BC Teachers demonstrate outside NDP convention

WatchAs NDP faithfuls filled the Victoria conference centre today, teachers, who are used to attending, were out instead lobbying the front steps. One of their demands is a fair deal for teachers. As Julian Kolsut tells us, BC Teachers are hoping when they head back to the bargaining table they won't have to make key concessions.

Demonstrators from the BC Teachers Federation were staking out Victoria’s conference centre on Saturday.

They were hoping to grab the attention of BC NDP Members as they made their way to their 2019 convention — after teacher contract negotiations stalled.

“Since the end of February we’ve been at the bargaining table, so it’s been a long time,” said BCTF President Teri Mooring.

“We’ve anticipated we would be able to get a deal before this, so we are a little surprised it is taking this long and we were facing concessions and we hope they don’t come back.”

Some of those concessions were class size and composition and staffing ratios for specialist teachers.

“[We are] chronically underfunded in many aspects, and we want to see more support and more resources towards the kids we work with,” said BC Teacher James Gibson.

The BCTF chose to hold a meeting at the Empress Hotel, just steps away — in a bid to put on more pressure.

Inside the conference centre, BC Premier John Horgan arrived to cheering supporters. He said that the party must keep the positive momentum going.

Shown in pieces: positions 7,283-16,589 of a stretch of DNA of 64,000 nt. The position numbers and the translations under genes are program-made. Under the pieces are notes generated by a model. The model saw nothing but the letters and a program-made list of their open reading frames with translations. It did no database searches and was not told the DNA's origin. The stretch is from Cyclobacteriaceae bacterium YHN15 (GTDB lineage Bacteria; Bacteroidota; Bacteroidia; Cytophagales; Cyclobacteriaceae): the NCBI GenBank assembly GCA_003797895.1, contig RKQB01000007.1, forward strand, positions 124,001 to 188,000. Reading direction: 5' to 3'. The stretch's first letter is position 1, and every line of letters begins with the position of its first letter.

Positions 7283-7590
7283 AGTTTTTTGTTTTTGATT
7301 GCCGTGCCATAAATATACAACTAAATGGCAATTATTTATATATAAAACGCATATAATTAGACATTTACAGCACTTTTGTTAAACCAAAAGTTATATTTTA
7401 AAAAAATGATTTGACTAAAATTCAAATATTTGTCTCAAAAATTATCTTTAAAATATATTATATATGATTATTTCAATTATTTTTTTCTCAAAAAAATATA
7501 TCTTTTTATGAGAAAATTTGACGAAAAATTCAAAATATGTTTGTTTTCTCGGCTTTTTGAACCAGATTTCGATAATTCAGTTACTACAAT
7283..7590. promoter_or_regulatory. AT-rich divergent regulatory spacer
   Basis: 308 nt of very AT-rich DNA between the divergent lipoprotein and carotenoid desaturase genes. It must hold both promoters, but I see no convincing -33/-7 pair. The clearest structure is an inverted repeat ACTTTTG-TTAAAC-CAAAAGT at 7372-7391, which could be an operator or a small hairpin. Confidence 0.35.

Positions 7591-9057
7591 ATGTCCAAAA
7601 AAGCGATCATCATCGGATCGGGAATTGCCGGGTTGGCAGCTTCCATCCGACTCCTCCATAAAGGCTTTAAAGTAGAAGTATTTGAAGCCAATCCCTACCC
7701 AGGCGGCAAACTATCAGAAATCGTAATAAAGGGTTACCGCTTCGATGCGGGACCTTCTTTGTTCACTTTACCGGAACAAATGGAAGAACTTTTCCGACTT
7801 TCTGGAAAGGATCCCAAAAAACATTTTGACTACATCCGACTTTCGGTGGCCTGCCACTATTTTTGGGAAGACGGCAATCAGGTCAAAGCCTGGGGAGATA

Horgan also was targeting Andrew Wilkinson in his speech, saying the BC Liberal Leader is trying to come across as a normal person.

He said Wilkinson should instead try to go to places like Tim Hortons, instead of fundraising at places like yacht clubs.

After he took questions from the press and addressed the protests outside.

“My son is a teacher, out of this jurisdiction, my daughter in law is a teacher in School district 62, I’ve got a niece who is a teacher in the Cowichan,” said Horgan.

“I don’t see why we wouldn’t have people stand up as British Colombians have a right to do and exercise their opportunity to say this is how we feel about a particular government policy.”

Horgan says the NDP is feeling optimistic about future talks with teachers.

“We are optimistic, we believe in free fair collective bargaining, the last group did not, and the contract the teachers they took all the way to the Supreme Court to protect is the contract they signed with the NDP,” said Horgan.

“We are optimistic… class size and class compositions are issues that are critically important to teachers, critically important to outcomes for kids, we support all of that and we are hopeful we will get a good agreement.”

But the BCTF is pushing back.

“Unfortunately we are still facing barriers, and that has been surprising to us, especially given the NDP’s high value placed on educations,” said Mooring.

Even though the mood is tense for teachers, they hope that if they do return to the bargaining table in December things will move in a more positive direction.

“We believe they value education, we believe they value public education, and now we need to see those values put to action,” added Mooring.

The mediator between the province and teachers is waiting for both parties to come back with their next date to meet.

Other groups, like Moms Stop The Harm, were in attendance to put more pressure on the NDP. They hope a resolution for a safe supply of drugs will pass.

Julian KolsutJulian Kolsut

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